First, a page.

Movie Review: “Rockabilly Zombie Weekend”

zombie2 A movie with the killer title “Rockabilly Zombie Weekend” is making a set of promises to an audience.

It’s going to be a zombie picture, tapping in to horror’s favorite subgenre of the moment.

It’s going to take place over a weekend.

And it’s going to be have a rockabilly twang with a hint of redneck about it.

The Orlando-made “Rockabilly Zombie Weekend” keeps a couple of those promises. But it’s the one it all but ignores, the killer rockabilly hook (Think “Tucker & Dale Vs. Evil”) that could have lifted it above generic.

The premise is solid, Florida’s mania for spraying its citizens for Mediterranean Fruit Flies and West Nile Virus spreading mosquitoes — spraying the citizens get no say about — leads to tragedy.

That’s how the zombie virus gets out, when two Men in Black show up at a cropduster’s business with jugs of mosquito-killing poison. Is this stuff safe, the pilot wants to know? Have they done animal testing and research?

“This IS the research,” a Man in Black (Steven Shea, a producer on the film) blurts out, the best line in the movie.

The spraying starts, and a short time later — ok a LONG time later –ordinary folk start spitting up bile and craving human flesh and brains.

The anchor story is about a rockabilly wedding between Becky (Christina Bach) and Grant (Daniel Baldock). The movie burns a good half hour on the wedding stresses (biker bar mother of the bride, drunken lout stepdad, judgmentally trashy mother of the groom) between these two tattooed and tarted up 20something twangers.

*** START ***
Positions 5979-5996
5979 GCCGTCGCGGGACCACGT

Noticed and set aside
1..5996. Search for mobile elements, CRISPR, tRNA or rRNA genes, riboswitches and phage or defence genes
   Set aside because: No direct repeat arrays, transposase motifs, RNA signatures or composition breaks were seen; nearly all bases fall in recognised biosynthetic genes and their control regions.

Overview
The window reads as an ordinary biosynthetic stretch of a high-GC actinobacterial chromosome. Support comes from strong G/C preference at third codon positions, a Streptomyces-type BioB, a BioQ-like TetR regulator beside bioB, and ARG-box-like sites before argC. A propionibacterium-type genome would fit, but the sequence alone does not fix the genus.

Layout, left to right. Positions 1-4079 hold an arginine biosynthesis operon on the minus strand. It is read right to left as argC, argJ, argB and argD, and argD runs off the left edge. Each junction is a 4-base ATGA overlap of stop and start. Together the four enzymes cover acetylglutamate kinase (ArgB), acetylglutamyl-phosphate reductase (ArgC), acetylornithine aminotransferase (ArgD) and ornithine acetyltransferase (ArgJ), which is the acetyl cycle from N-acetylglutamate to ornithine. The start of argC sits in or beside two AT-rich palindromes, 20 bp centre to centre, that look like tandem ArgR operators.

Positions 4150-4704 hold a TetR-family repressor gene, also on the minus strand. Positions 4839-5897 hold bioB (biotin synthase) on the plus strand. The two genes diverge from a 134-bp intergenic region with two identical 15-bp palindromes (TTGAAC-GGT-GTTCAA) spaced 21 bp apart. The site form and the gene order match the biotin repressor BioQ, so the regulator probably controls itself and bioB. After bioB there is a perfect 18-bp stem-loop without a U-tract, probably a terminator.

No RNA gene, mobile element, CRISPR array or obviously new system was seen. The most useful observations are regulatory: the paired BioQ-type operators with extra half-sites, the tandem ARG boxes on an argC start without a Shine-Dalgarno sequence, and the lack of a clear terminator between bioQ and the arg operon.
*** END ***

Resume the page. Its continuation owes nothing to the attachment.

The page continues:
The wedding itself — where the band is Killer Moonshine — is a tepid affair. Until the flesh eating starts. Even that never quite builds to anything terrifying, titillating or fun.

What they rounded up here is a collection of zombie movie conventions. Oh no, the zombies have trashed the hospital! Let’s meet the cynical survivalist biker (J. LaRose, amusing) in the abandoned convenience store, where we go for “supplies.” Who might have the biggest gun collection in town?

But it’s not enough to re-state those conventions with a certain competence.  Director Jaime Velez Soto (“The Whisper Home”) and screenwriter Tammy Bennett have to figure out that “ambition” for a film doesn’t stop at renting a crop duster and a helicopter, and buying every blood-squib in the Southeast. Tone and atmosphere require more than a novel “woozy cam” effect, to show the effects of zombification on the zombiefied.

And you need more out of your cast than good looks, exotic piercings, tattoos and haircuts (Check out the “minister” marrying Grant and Becky, dude must use Miracle Grow on that goatee).

Everybody with a filmmaking Jones figures the best way to do break in is through horror. Get a concept, a title and a script, execute it well enough to look like a movie (production values are VERY good on this one), and maybe it’ll get noticed and sell.

But the vast majority of these — and I see a lot of them — are let down by the script. The plot here isn’t the problem. It’s the duller than “Living Dead” dialogue.

Maybe the inspiration filmmakers take from the George A. Romero example — he made “Night of the Living Dead” on a shoestring — is misplaced. Look to Judd Apatow instead.

On Apatow’s sets, improvisational comics have  a place. And there are improv comics in every town. Apatow’s rule, start with a script, but “the funniest line/best gag gets in” once you’re on the set.  The plot doesn’t change, but the dialogue improves, with the help of the actors.

If you’re calling your movie “Rockabilly Zombie Weekend” you ought to deliver more rockabilly, more rednecks and more fun than this.

MPAA Rating:  Unrated,with graphic zombie violence and suggested sexuality

Cast: Christina Bach, Daniel Baldock, Randy Molnar, J. LaRose, Michelle Elise

Credits: Directed by Jaime Velez Soto, written by Tammy Bennett.

Running time: 1:39

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